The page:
In Civic Innovation and Urban Fiscal Health, Transparency and Accountability, Lourdes German, director of International & Institute-wide Initiatives for the Lincoln Institute of Land Policy showcased The Civic Innovation Project’s latest innovation, a municipal fiscal dashboard aimed at helping civic leaders better understand the costs of many city services. Built on open data and with the help of multiple organizations, the dashboard allows administrators to monitor debt and liabilities as well as costs, slicing and dicing on a per capita or aggregate basis in historical or current views to establish a city profile that can in turn be used to benchmark against other municipalities, or to characterize spending and compare this against state levels or national trends. According to German, through patterning, the dashboard can be an invaluable tool that shows “how you are making ends meet as a community,” how spending is changing and what are the results of this shift. This final point is key: the dashboard is founded on access to open data, which is shared by agencies only when it clear that the data will be put to good uses (it can be an indictment!), when civic leaders understand the value of the tool and linkages to other data sets, and how this might support their own initiatives.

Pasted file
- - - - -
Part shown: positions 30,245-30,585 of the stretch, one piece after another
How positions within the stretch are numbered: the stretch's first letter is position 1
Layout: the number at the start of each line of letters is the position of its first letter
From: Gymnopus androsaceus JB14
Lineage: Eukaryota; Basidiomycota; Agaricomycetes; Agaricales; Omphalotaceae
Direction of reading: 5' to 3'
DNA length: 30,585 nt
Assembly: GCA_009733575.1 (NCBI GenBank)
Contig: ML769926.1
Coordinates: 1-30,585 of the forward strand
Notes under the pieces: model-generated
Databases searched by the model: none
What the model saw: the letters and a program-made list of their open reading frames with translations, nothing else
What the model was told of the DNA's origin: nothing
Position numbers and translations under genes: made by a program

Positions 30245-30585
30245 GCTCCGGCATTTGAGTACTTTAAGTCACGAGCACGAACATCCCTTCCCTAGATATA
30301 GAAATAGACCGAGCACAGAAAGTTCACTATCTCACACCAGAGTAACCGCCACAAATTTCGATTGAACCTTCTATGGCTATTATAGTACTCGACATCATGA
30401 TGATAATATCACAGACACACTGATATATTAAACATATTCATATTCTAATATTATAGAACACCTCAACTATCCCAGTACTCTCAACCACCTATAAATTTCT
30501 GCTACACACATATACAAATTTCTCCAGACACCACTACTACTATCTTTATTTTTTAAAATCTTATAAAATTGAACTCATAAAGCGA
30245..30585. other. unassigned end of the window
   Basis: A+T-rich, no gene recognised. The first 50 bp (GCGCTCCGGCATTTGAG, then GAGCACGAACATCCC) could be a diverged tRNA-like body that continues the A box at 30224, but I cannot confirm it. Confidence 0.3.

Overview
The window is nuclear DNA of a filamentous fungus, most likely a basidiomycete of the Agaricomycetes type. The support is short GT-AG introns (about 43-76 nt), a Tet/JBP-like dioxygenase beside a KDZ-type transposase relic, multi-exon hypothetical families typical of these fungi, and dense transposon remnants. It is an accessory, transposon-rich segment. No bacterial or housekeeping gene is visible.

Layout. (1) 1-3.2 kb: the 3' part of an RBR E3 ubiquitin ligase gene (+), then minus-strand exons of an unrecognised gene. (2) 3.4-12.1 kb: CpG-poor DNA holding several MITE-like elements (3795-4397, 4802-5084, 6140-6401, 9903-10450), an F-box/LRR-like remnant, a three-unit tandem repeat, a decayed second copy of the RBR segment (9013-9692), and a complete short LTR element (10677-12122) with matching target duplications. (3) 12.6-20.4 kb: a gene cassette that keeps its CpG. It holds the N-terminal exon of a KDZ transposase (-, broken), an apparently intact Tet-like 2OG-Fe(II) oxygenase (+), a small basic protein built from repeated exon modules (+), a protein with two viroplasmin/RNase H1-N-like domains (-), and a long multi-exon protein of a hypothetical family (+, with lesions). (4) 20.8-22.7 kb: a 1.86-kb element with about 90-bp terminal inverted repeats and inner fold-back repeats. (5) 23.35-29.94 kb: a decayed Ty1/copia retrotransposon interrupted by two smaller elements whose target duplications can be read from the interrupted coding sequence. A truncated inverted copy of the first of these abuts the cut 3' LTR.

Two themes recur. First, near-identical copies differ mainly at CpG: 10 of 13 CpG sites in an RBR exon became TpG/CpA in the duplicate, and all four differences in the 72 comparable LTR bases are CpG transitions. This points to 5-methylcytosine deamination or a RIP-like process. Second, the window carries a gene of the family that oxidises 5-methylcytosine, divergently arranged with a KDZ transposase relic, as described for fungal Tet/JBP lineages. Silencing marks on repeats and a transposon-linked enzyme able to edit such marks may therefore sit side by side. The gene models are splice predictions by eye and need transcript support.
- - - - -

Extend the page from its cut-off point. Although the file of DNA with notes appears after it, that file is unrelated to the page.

Connecting the day-to-day in city operation with technology innovation can be elusive target, a fact that has given rise to new roles in the smart community ecosystem, personified at the event by moderator of the Civic Innovation panel, Adam Hecktman. Defining himself as a “civic technologist” “embedded in a social movement” Hecktman is a Microsoft employee who collaborates with government leaders, civic leaders, community organizers and activists “to figure out how we involve technology in solving some of the more intractable problems or social challenges in a city.” Working with this group to create solutions for the urban environment can offer its own challenges: as the last service resort for citizens – “you can’t go to another government like you can go to another vendor” – Hecktman argued that cities must develop solutions that are reliable and that work for a diverse constituency, a first principle discussed in the panel by Dana Chisnell, co-founder of the Center for Civic Design and consultant for the US Digital Service at The White House. Working at the national level, Chisnell’s team has recently been engaged with the development of voting technology that ensures voter intent is properly registered, and which makes citizenship “better, easier and equitable.” Through research in the field to understand people’s information needs, and through testing in an iterative development process, Chisnell has designed “The Anywhere Ballot,” which features accessible access for voting from anywhere and to all voters through a browser or device, which also addresses the needs of people with cognitive issues.